10. Multiple Instruction Issue Challenges • While a two-issue single Integer/FP split is simple in hardware, we get a CPI of 0.5 only for programs with: • Exactly 50% FP operations • No hazards of any type. • If more instructions issue at the same time, greater difficulty of decode and issue operations arise: • Even for a 2-issue superscalar machine, we have to examine 2 opcodes, 6 register specifiers, and decide if 1 or 2 instructions can issue. • VLIW: tradeoff instruction space for simple decoding • The long instruction word has room for many operations. • By definition, all the operations the compiler puts in the long instruction word are independent => execute in parallel • E.g. 2 integer operations, 2 FP ops, 2 Memory refs, 1 branch • 16 to 24 bits per field => 7*16 or 112 bits to 7*24 or 168 bits wide • Need compiling technique that schedules across several branches.

  11. Limits to Multiple Instruction Issue Machines • Inherent limitations of ILP: • If 1 branch exist for every 5 instruction : How to keep a 5-way VLIW busy? • Latencies of unit adds complexity to the many operations that must be scheduled every cycle. • For maximum performance multiple instruction issue requires about: Pipeline Depth x No. Functional Units independent instructions per cycle. • Hardware implementation complexities: • Duplicate FUs for parallel execution are needed. • More instruction bandwidth is essential. • Increased number of ports to Register File (datapath bandwidth): • VLIW example needs 7 read and 3 write for Int. Reg. & 5 read and 3 write for FP reg • Increased ports to memory (to improve memory bandwidth). • Superscalar decoding complexity may impact pipeline clock rate.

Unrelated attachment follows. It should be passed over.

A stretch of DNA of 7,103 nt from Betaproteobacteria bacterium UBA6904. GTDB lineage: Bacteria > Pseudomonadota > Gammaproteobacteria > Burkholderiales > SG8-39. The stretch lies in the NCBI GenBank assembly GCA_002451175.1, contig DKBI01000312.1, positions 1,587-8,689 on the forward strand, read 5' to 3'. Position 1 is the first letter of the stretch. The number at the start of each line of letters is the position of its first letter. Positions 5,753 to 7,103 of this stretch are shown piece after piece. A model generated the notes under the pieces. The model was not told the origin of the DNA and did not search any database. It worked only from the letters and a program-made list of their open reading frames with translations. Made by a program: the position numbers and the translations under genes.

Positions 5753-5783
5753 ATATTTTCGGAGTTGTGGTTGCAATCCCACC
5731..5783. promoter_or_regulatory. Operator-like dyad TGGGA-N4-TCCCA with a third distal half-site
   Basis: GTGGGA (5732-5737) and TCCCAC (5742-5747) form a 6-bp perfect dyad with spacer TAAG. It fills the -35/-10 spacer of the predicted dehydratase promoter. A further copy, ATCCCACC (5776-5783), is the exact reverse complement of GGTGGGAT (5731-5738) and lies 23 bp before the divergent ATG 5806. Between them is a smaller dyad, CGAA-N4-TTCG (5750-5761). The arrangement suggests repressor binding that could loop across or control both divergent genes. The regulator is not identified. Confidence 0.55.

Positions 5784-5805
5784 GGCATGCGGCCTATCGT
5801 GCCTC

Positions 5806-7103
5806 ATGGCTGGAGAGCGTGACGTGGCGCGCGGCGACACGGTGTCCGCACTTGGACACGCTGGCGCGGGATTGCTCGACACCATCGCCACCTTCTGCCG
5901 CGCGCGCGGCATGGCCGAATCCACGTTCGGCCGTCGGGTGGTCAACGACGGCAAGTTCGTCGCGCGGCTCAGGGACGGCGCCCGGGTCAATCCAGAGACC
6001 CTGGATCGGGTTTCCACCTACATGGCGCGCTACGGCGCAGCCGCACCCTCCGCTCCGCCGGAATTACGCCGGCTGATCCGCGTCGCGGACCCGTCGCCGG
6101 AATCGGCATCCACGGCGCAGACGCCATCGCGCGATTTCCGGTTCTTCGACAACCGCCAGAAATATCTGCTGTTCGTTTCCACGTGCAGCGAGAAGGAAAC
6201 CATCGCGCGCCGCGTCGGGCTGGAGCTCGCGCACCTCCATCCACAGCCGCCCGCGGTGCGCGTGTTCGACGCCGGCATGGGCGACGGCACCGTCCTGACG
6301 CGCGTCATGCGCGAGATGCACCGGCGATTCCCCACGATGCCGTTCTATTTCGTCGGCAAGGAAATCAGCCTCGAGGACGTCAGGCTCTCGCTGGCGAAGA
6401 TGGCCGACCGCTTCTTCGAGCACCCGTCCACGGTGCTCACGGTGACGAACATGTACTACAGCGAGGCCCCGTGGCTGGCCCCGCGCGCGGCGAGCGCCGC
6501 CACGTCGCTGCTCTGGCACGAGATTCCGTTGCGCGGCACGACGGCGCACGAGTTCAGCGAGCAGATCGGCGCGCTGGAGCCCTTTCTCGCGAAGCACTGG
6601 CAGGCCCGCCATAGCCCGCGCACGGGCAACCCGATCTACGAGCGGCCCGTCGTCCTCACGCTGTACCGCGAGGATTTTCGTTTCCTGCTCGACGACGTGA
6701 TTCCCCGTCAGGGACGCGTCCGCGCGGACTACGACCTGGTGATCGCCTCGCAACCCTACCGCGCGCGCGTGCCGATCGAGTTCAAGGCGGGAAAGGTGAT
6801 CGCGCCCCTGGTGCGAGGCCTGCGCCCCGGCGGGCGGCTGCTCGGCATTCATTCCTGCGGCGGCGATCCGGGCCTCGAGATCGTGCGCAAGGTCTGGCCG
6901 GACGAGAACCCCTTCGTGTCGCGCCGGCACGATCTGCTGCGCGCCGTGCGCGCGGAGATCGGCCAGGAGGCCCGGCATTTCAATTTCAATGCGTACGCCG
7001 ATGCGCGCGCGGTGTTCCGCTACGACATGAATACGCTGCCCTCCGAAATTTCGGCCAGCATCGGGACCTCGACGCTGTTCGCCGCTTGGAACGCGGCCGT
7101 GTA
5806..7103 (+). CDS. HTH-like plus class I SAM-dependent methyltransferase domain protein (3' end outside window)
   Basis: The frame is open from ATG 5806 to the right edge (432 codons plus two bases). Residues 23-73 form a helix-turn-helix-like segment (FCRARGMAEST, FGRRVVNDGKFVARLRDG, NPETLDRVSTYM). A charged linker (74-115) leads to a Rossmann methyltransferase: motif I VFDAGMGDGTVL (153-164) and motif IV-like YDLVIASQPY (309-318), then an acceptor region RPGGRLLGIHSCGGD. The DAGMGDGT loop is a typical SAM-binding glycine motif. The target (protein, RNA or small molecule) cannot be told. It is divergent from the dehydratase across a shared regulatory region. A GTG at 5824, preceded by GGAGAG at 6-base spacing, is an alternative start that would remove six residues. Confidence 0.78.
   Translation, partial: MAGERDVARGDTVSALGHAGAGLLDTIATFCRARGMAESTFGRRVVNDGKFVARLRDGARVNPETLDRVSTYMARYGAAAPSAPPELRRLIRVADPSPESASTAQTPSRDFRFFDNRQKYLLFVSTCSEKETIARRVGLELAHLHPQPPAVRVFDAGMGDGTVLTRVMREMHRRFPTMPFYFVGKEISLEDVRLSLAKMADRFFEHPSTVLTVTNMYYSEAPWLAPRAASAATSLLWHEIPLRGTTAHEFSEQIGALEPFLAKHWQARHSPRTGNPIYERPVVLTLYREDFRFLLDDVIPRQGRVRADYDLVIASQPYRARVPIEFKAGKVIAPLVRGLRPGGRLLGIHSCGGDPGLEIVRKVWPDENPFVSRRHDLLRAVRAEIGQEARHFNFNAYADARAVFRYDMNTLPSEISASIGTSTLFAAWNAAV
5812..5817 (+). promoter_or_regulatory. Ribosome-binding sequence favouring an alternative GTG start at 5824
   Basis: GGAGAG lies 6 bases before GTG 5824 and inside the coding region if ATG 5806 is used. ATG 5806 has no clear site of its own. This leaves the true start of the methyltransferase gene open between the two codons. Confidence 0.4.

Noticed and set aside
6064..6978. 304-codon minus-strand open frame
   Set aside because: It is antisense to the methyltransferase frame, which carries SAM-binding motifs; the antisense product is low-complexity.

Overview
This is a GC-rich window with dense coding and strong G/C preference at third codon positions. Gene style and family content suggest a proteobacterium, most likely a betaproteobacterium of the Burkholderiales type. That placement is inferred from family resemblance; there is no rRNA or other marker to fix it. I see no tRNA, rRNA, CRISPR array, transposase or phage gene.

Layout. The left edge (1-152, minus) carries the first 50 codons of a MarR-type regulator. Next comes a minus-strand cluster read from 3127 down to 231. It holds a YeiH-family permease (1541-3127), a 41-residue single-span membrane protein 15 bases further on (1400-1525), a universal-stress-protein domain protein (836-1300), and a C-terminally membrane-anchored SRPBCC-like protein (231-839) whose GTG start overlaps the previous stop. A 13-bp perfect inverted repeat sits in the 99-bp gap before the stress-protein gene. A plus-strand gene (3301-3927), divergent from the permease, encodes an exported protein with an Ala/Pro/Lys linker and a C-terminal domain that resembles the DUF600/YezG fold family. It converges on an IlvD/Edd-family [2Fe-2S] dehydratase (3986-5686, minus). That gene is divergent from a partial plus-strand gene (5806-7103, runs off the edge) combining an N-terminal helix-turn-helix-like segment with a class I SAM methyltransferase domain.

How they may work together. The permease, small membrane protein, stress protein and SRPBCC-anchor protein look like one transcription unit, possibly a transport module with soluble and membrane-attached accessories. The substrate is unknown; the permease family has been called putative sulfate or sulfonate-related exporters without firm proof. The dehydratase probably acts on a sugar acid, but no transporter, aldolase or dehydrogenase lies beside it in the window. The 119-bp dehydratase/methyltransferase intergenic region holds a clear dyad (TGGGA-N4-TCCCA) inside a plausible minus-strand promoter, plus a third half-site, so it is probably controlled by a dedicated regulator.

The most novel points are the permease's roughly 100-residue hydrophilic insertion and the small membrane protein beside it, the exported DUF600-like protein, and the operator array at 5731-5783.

12. Hardware Support for Extracting More Parallelism • Compiler ILP techniques (loop-unrolling, software Pipelining etc.) are not effective to uncover maximum ILP when branch behavior is not well known at compile time. • Hardware ILP techniques: • Conditional or Predicted Instructions: An extension to the instruction set with instructions that turn into no-ops if a condition is not valid at run time. • Speculation: An instruction is executed before the processor knows that the instruction should execute to avoid control dependence stalls: • Static Speculation by the compiler with hardware support: • The compiler labels an instruction as speculative and the hardware helps by ignoring the outcome of incorrectly speculated instructions. • Conditional instructions provide limited speculation. • Dynamic Hardware-based Speculation: • Uses dynamic branch-prediction to guide the speculation process. • Dynamic scheduling and execution continued passed a conditional branch in the predicted branch direction.